“I’m optimistic we’re going to see improvement as we come into spring and the construction industry picks up.”

Construction worries

Construction is what worries John F. Barr, owner of Ellsworth Electric Inc., a large electrical contractor, as he tries to foresee what might happen to Washington County’s economy over the next six months.

Barr, who also is president of the Washington County Commissioners, said the continuing loss of construction jobs here might explain why in December 2009, Hagerstown had the highest unemployment rate among Maryland’s large cities — including Baltimore.

The data, issued for every month of 2009 by DLLR’s Office of Workforce Information and Performance, lists the jobless rates among people living in Annapolis, Bowie, College Park, Frederick, Gaithersburg, Hagerstown, Rockville, Salisbury and Baltimore.

Hagerstown’s unemployment rate was the worst all year compared to every other city except Baltimore.

Baltimore’s was the worst in most months, but Hagerstown’s exceeded it from February through May and again in December. That month, Hagerstown’s jobless rate climbed to 10.7 percent compared to Baltimore City’s 10.5 percent.

Hagerstown’s rate was higher than the countywide rate all year, just as the City of Frederick’s was higher than Frederick County’s all year. While Hagerstown’s rate ranged between 9.8 percent and 11.3 percent over the months, Frederick’s ranged from 6.0 percent to 7.0 percent.

So why was Hagerstown’s rate higher even than Baltimore’s in December 2009?

“I would bet that a lot of it is tied to construction,” Barr said. The answer lies “between the extremely tough winter we’re having and the lack of construction jobs in this area.”

“The weather’s No. 1,” he said. “No. 2 is the overall lack of construction jobs. And No. 3, the truth is what it is — Washington County Hospital is starting to wind down toward completion.”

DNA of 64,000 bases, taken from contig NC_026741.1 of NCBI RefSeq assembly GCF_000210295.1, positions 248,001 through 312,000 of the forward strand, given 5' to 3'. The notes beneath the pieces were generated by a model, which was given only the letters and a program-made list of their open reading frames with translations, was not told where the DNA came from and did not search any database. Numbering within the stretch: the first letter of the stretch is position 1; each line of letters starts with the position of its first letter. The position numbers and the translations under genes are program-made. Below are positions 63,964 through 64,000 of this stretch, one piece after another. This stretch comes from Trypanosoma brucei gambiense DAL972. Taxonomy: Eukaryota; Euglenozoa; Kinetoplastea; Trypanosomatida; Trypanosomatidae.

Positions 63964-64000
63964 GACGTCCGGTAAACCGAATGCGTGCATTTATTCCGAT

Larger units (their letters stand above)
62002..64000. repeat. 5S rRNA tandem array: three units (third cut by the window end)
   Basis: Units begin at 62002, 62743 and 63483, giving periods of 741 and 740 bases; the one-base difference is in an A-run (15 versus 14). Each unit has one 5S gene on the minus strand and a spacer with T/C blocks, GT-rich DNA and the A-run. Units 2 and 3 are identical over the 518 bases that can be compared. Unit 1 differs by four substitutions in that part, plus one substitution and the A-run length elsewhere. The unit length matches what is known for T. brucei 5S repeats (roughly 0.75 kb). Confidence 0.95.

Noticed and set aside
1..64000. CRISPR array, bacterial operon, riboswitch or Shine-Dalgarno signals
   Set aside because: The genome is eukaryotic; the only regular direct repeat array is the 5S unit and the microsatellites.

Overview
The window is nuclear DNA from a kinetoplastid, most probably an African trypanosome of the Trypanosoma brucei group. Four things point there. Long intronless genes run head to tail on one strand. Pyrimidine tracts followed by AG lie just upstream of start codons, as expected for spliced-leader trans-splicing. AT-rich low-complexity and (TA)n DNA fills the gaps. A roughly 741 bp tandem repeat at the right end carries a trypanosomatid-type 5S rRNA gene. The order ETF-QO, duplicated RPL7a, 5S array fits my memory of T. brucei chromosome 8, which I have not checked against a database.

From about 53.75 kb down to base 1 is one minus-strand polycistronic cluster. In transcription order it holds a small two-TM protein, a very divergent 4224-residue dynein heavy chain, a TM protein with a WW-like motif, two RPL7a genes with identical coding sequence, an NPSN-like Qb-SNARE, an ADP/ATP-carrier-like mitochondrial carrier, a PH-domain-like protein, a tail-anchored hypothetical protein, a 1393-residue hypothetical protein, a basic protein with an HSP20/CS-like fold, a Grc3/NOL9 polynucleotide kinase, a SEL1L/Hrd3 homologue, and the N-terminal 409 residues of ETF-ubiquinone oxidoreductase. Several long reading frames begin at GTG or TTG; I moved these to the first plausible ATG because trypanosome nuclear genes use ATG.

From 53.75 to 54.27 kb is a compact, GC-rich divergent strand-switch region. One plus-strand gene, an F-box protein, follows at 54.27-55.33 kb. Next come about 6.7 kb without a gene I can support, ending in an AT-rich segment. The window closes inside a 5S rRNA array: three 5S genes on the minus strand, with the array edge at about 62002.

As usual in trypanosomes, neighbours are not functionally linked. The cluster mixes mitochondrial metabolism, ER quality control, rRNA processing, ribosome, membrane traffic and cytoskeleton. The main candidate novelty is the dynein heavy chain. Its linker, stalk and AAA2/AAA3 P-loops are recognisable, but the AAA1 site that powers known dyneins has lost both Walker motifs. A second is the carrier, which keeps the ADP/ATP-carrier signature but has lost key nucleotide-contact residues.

Construction of the new hospital is “probably the single largest project that’s ever been in this county,” Barr said.

Since the work began in early 2008, he said, the project has kept about 550 to 575 construction workers — including up to 87 of Ellsworth’s — busy at the site near Robinwood Drive on Hagerstown’s eastern fringe. The new hospital is to open late this year, he said.

Figuring it out

Timothy R. Troxell, executive director of the Hagerstown-Washington County Economic Development Commission, said he doesn’t know why Hagerstown’s jobless rate jumped in December.

Troxell said the reason might not be because of any downturn here. Rather, he said, it might involve businesses in adjoining counties that draw workers from Hagerstown.

For instance, Troxell said, the unemployment rate in Berkeley County, W.Va., jumped to 9.6 percent in December from November’s 7.5 percent, and the rate in Morgan County, W.Va., increased to 9.7 percent in December from 7.1 percent in November.

Stephen Christian, executive director of the Berkeley County Development Authority, couldn’t be reached for comment.

Data issued by the U.S. Bureau of Labor Statistics show significant job losses from July through December 2009 in the “mining, logging and construction” trades in the Hagerstown-Martinsburg, W.Va., metropolitan regional area.